The Penn Hills Game Exchange is a labor of love: The staff are all volunteers who can talk your ear off about your favorite games, and close a sale as well.
The unassuming store inhabits the first floor of a former house on Rodi Road. Lending nerd-legitimacy are walls covered with everything from Japanese Sega Saturn controllers to a poster for Chrono Trigger. While it's the only import video-game store this side of Allentown, the Game Exchange was conceived as an arcade. A second room is filled with pinball tables and standing arcade cabinets, with more planned pending renovations.
To Anna Hegedüs, who founded the Game Exchange (www.pennhillsgames.com) in February, the arcade atmosphere is crucial. Growing up in the 1990s, near Mercer, her local arcade was one of the few places her friends could escape middle-school cliques. She saw kids who could barely socialize light up in front of a Dance Dance Revolution cabinet.
As arcades got stereotyped as dens of iniquity, however, many towns made it harder to run coin-operated machines through taxes and other legislation. In fact, Hegedüs says, she met similar prejudices in various communities where she proposed starting the Game Exchange, before settling in Penn Hills.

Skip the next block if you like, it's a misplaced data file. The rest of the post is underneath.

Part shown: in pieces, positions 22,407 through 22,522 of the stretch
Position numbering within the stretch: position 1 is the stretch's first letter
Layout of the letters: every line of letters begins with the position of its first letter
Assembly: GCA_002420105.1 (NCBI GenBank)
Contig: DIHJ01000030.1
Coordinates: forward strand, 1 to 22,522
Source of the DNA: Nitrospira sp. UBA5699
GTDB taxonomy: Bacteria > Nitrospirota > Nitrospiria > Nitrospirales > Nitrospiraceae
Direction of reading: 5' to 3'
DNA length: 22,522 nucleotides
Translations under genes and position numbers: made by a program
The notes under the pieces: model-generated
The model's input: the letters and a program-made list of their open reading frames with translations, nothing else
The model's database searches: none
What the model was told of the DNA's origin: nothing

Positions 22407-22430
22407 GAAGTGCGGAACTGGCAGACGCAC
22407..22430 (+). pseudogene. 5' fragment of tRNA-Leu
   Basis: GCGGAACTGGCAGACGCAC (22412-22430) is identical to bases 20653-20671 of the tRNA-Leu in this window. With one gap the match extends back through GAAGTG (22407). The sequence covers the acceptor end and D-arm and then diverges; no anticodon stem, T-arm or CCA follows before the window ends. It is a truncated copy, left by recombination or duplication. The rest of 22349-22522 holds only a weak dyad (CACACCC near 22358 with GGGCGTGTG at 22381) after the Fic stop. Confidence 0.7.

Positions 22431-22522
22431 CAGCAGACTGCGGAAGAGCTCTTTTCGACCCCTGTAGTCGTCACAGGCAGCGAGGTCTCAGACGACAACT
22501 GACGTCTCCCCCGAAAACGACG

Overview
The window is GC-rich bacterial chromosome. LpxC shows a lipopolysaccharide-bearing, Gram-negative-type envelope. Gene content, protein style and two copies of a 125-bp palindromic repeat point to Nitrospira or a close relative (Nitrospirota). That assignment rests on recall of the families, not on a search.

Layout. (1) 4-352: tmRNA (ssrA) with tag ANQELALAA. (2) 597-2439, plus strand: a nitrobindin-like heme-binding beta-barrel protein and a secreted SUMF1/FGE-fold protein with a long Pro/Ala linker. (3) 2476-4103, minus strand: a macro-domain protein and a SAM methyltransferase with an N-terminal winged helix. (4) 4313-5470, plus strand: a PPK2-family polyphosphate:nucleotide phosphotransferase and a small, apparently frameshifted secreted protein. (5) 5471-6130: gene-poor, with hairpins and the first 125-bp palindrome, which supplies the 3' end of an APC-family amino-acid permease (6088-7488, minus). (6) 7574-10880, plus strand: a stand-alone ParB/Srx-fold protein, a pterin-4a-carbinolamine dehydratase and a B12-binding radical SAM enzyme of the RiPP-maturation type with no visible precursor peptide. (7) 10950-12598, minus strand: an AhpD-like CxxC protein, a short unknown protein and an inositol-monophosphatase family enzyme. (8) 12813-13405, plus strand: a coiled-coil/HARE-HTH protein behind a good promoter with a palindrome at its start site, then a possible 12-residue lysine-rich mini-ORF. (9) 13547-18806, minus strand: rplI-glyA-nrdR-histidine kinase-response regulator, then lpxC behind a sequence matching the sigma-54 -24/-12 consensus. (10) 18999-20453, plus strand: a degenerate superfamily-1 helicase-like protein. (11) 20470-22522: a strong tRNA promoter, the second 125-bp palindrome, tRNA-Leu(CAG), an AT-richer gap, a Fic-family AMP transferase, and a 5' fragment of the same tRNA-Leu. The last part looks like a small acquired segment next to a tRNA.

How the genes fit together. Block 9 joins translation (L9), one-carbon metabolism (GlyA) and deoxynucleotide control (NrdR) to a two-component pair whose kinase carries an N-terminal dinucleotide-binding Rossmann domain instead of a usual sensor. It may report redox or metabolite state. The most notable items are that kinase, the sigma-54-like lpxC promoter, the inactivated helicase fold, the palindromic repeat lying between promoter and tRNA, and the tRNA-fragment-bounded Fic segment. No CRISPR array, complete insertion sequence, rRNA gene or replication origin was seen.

The Game Exchange is open weekday evenings and all day Saturday and Sunday. Hegedüs runs the arcade with an hour of free-play for a flat rate. It's not uncommon to walk in and see her tinkering with an arcade board on the counter, servicing or modifying it to work with a wall-projection setup. The stores does console modifications, too — simple tasks like getting an American SNES to play Japanese games, and unusual ones like making Atari 2600's video output compatable with modern televisions. Hegedüs, an IT consultant by day, says her first console mod, as a kid some 20 years ago, was adding LED lights to the inside of a Nintendo console, so she could see what game was inside.
Although the store attracts many hardcore import-gaming hobbyists, the staff always enjoy teaching newcomers each item's history, or looking up information on their big-screen computer monitor. The pricing on items for sale, and even on purchases from visitors, is based on average prices on eBay and similar sites — which staffers look up in right front of you.
"In the end, it makes us less money," Hegedüs admits, "but it's easier on my conscience."